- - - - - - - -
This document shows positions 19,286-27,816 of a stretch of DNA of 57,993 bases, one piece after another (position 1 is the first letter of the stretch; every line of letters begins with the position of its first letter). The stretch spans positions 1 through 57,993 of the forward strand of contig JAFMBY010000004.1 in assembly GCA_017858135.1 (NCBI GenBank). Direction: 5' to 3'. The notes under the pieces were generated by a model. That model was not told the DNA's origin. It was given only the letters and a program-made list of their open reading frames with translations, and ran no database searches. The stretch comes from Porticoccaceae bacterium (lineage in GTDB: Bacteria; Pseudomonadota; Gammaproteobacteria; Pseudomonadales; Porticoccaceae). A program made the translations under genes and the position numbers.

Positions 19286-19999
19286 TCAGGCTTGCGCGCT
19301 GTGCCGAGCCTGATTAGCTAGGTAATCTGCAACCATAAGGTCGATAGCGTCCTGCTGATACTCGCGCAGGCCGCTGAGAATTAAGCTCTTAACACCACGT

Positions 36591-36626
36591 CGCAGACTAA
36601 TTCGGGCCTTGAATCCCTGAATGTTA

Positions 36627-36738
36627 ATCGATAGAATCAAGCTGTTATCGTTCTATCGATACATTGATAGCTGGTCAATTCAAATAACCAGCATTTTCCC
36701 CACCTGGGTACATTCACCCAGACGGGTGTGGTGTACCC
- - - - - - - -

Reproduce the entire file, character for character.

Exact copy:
This document shows positions 19,286-27,816 of a stretch of DNA of 57,993 bases, one piece after another (position 1 is the first letter of the stretch; every line of letters begins with the position of its first letter). The stretch spans positions 1 through 57,993 of the forward strand of contig JAFMBY010000004.1 in assembly GCA_017858135.1 (NCBI GenBank). Direction: 5' to 3'. The notes under the pieces were generated by a model. That model was not told the DNA's origin. It was given only the letters and a program-made list of their open reading frames with translations, and ran no database searches. The stretch comes from Porticoccaceae bacterium (lineage in GTDB: Bacteria; Pseudomonadota; Gammaproteobacteria; Pseudomonadales; Porticoccaceae). A program made the translations under genes and the position numbers.

Positions 19286-19999
19286 TCAGGCTTGCGCGCT
19301 GTGCCGAGCCTGATTAGCTAGGTAATCTGCAACCATAAGGTCGATAGCGTCCTGCTGATACTCGCGCAGGCCGCTGAGAATTAAGCTCTTAACACCACGT

Positions 36591-36626
36591 CGCAGACTAA
36601 TTCGGGCCTTGAATCCCTGAATGTTA

Positions 36627-36738
36627 ATCGATAGAATCAAGCTGTTATCGTTCTATCGATACATTGATAGCTGGTCAATTCAAATAACCAGCATTTTCCC
36701 CACCTGGGTACATTCACCCAGACGGGTGTGGTGTACCC